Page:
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Competition head caught in Webb

Sydney boutique firm Webb Henderson has nabbed the former national practice manager of competition law and disputes at Baker & McKenzie Australia.

user iconDigital 11 February 2013 The Bar
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It was Webb Henderson’s “international coverage on a boutique scale” that attracted Andrew Christopher to the firm.

He said he hopes this will allow him to work on a more regular and immediate basis with his clients.


“I think it’s a big driver for a lot of senior lawyers who crave or miss the opportunity to have daily and routine dealings with clients,” Christopher said.

“[The firm’s] structure doesn’t put a lot of emphasis on formal administration … it’s more direct and client-centric, so I think that comes with having a smaller scale but also a slightly different approach to practice.”

Webb Henderson’s London and Singapore offices offer his clients a global platform, albeit not on the same scale as Bakers, but sufficient for their across-market needs, he added.

Christopher has acted for a wide range of clients in diverse industries, including telecommunications, media, transport, energy & resources and food & other consumer goods. He has also advised the Australian Competition and Consumer Commission and other state and Commonwealth agencies and departments on competition issues in the merger area, enforcement work and tribunal work.

His more recent clients include Optus, KFC and Pizza Hut, British American Tobacco, Aldi, Sims Group and Aventis. 

 “I enjoy the mix of policy, economics and law,” he said.

Christopher will be leading initiatives in the competition law area at Webb Henderson – which is something of a product extension for the firm, he said.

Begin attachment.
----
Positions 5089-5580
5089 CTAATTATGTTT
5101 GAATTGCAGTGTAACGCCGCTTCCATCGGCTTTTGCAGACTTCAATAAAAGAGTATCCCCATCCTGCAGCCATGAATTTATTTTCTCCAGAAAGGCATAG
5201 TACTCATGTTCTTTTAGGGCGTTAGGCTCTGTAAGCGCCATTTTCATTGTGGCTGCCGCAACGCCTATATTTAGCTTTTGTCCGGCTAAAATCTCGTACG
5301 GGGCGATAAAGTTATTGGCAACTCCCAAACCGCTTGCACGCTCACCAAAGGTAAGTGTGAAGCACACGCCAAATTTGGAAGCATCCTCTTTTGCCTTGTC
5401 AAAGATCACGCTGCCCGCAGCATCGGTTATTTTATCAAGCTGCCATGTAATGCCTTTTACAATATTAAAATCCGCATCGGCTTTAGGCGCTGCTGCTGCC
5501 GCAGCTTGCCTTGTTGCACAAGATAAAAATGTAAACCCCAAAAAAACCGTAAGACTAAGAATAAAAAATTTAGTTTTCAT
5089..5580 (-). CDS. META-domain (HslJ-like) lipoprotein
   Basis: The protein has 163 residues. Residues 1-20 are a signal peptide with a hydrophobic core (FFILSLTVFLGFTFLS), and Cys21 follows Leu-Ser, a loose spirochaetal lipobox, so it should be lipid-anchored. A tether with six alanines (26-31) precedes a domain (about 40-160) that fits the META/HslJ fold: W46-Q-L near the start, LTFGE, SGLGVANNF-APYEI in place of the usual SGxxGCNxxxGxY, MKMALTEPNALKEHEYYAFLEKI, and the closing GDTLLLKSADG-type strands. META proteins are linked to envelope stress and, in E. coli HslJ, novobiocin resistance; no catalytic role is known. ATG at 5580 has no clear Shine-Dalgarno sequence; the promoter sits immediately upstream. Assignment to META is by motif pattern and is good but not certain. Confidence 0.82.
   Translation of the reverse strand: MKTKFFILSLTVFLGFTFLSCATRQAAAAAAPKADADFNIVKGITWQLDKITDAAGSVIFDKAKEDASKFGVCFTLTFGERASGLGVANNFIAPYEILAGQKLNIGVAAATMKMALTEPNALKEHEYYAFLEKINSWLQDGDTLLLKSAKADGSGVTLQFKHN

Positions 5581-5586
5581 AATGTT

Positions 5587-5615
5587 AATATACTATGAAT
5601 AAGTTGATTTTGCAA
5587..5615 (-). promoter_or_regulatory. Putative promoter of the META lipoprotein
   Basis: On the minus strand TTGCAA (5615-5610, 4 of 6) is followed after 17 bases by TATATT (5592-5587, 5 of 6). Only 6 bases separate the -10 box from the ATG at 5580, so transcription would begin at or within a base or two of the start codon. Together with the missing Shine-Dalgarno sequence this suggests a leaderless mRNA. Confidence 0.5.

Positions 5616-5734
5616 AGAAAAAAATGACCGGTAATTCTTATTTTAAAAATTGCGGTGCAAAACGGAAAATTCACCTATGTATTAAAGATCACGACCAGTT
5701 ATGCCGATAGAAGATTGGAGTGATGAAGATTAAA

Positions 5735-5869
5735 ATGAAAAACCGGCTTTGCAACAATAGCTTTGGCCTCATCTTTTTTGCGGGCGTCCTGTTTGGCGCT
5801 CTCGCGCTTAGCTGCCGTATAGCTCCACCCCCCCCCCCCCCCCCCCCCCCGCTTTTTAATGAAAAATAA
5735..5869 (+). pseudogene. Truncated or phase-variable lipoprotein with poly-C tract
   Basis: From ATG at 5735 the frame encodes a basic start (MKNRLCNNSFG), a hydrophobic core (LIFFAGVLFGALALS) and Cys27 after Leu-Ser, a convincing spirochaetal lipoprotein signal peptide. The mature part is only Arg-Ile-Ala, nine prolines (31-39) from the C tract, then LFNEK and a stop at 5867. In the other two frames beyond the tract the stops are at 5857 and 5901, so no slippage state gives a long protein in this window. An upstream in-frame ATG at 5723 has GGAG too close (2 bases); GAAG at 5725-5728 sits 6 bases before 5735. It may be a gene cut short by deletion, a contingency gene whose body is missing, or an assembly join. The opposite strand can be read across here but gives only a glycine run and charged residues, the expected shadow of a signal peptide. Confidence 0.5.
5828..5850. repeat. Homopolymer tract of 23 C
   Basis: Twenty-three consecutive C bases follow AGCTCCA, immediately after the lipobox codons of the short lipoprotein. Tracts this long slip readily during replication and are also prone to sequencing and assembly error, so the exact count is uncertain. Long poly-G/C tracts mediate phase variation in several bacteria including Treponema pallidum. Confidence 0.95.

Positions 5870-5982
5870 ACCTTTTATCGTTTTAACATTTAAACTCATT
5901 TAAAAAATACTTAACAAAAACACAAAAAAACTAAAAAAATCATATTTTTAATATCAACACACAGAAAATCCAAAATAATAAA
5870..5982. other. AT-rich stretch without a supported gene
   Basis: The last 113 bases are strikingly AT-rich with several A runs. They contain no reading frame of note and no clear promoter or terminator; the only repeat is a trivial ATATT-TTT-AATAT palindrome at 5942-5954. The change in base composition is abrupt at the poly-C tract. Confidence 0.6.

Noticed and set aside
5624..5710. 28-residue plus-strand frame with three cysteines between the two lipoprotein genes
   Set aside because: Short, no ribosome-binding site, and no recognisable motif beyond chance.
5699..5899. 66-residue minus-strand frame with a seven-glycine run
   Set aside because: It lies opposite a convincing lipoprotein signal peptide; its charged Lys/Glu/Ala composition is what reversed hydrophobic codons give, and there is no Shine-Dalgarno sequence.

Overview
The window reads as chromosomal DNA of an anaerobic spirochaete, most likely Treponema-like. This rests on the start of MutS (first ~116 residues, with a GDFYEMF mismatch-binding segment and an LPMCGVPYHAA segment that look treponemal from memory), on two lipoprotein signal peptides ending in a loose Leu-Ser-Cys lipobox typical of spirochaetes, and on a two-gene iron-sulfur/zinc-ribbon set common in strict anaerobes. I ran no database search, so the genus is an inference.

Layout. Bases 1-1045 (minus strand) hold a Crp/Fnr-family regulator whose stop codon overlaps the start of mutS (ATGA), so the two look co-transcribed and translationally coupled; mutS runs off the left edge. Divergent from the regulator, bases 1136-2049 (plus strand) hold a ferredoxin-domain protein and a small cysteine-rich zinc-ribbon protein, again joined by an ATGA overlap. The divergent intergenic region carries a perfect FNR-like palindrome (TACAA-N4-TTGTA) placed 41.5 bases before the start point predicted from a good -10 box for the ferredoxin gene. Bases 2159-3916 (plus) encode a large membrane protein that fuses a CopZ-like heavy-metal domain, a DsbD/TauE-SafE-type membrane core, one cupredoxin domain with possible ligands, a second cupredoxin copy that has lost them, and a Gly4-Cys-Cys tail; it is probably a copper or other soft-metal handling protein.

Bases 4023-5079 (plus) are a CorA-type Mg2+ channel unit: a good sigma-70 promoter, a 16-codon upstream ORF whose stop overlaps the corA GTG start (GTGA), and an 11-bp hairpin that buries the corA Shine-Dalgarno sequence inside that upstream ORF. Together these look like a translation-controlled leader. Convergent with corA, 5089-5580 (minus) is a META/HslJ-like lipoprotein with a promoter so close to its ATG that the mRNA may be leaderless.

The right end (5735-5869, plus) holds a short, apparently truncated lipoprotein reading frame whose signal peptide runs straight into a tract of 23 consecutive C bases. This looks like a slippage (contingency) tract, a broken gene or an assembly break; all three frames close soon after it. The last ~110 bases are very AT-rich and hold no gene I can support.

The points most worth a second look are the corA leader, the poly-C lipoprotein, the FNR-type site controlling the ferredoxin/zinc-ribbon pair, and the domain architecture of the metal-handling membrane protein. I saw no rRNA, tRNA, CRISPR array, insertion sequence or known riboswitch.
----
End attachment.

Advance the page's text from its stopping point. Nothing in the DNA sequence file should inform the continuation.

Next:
“I’ll be focusing on disputes related to the industries and practice areas that Webb Henderson already has; so regulatory competition, disputes, franchising and media and telecoms will be the main ones,” he said.

Business minded

Christopher joined Bakers as a partner in 1999, prior to that he was a partner at Corrs Chambers Westgarth in Sydney.

He said the most significant change to his practice area has been the shift in emphasis from being a technical advisor to a more commercial and business advisor.

“Obviously most clients are looking for a mix of technical expertise and commercial advice, but the mix and orientation over the last few years has moved considerably towards applied and commercial aspects of law: industry focus, business advice,” said Christopher, adding that 20 years ago you could succeed and do well if you were a strong technical lawyer but now you’ve got to bring a lot more to the table.

Webb Henderson has 32 lawyers working across offices in Singapore, London, Sydney and Auckland. Christopher is the ninth partner for the firm.

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